- 1 tbsp light soy sauce
- 1 tbsp dark soy sauce
- 2 tbsp sesame oil
- 2 cloves of garlic finely diced
- 2 tsp of fresh ginger finely diced
- 2 spring onions finely sliced
- 200 g pak choi finely chopped
- 1 pack of won ton/ dumpling wrappers
- 1 tbsp vegetable oil
- 100 ml water
- Combine the pork mince, bicarbonate of soda, cornflour, seasonings and liquid ingredients together. I find chopsticks are great for stirring the pork until all the liquid has been absorbed.
- Once this is done, stir in the spring onions, ginger, garlic and pak choi.
- Grab the wonton wrapper and with the other hand, dip your finger into some water and moisten the edges of your wrapper. Then place a heaped teaspoon of filling into the centre of the wrapper Be careful not to fill it with too much or the filling will just come out of the sides.
- (Make sure to keep the rest of the wrappers under a damp tea towel or cloth as they can dry out easily)
- Fold over into a half moon. Holding the wrapper in one hand, pinch the wrapper at one of the corners, then taking the side of the wrapper closest to you, keep pinching to create a pleat towards the one you have already sealed. Keep doing this until you have a crescent shape and seal the dumpling well. Try not to get filling on the outside as it will be hard to seal. You may also need a touch more water to keep the pleats closed.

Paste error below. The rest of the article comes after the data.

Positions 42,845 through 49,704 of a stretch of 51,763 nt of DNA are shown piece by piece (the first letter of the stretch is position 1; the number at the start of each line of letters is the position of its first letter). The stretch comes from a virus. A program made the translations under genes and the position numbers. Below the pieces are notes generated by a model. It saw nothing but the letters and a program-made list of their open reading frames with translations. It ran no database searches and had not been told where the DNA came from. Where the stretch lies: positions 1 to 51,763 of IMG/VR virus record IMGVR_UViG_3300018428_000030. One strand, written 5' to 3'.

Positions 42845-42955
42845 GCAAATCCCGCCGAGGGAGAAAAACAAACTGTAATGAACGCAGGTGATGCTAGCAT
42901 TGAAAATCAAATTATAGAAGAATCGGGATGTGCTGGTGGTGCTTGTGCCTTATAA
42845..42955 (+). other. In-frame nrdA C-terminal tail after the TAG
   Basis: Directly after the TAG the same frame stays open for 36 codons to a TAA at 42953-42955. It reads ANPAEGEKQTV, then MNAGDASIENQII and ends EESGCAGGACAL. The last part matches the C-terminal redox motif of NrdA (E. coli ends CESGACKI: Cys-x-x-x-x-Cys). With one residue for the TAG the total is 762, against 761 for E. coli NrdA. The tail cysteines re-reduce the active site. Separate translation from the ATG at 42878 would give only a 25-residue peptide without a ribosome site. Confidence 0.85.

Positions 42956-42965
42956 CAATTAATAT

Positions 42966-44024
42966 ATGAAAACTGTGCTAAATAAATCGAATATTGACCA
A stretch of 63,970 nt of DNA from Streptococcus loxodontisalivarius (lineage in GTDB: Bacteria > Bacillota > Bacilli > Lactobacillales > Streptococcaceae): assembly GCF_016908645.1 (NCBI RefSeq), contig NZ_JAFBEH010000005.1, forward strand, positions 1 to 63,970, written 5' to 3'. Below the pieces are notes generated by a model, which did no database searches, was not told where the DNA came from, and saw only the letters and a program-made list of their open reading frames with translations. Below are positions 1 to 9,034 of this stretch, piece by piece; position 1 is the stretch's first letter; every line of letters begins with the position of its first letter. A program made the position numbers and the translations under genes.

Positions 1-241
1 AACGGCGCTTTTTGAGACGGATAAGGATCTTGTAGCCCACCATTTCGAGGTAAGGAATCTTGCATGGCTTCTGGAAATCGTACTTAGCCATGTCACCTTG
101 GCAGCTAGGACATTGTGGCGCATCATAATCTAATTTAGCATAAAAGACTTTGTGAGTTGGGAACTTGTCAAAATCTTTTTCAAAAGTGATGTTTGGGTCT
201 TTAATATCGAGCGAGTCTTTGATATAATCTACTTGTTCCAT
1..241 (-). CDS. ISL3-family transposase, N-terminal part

- Watch the video below to see how you seal a dumpling with a one-way pleat. This is the method I find easiest. However, you may find a technique that suits you better – the more you practise, the easier it gets.
- Cook the dumplings in two or three batches. Heat the oil in a large frying pan over medium heat. Fry the dumplings flat side down for about 2 minutes until a golden crust forms on the bottom. Make sure not to burn them, they will crisp up quickly.
- Add the cold water and cover with a lid (or a plate that is big enough). The steam will cook the dumplings in 8 minutes, or until all the water has evaporated. Remove the lid and let the dumplings cook for a further minute until they lift off from the bottom of the pan easily. You might need to loosen them with a fish slice if they are sticking slightly. Repeat with the next batches.
- Serve the dumplings immediately with a chilli dipping sauce on the side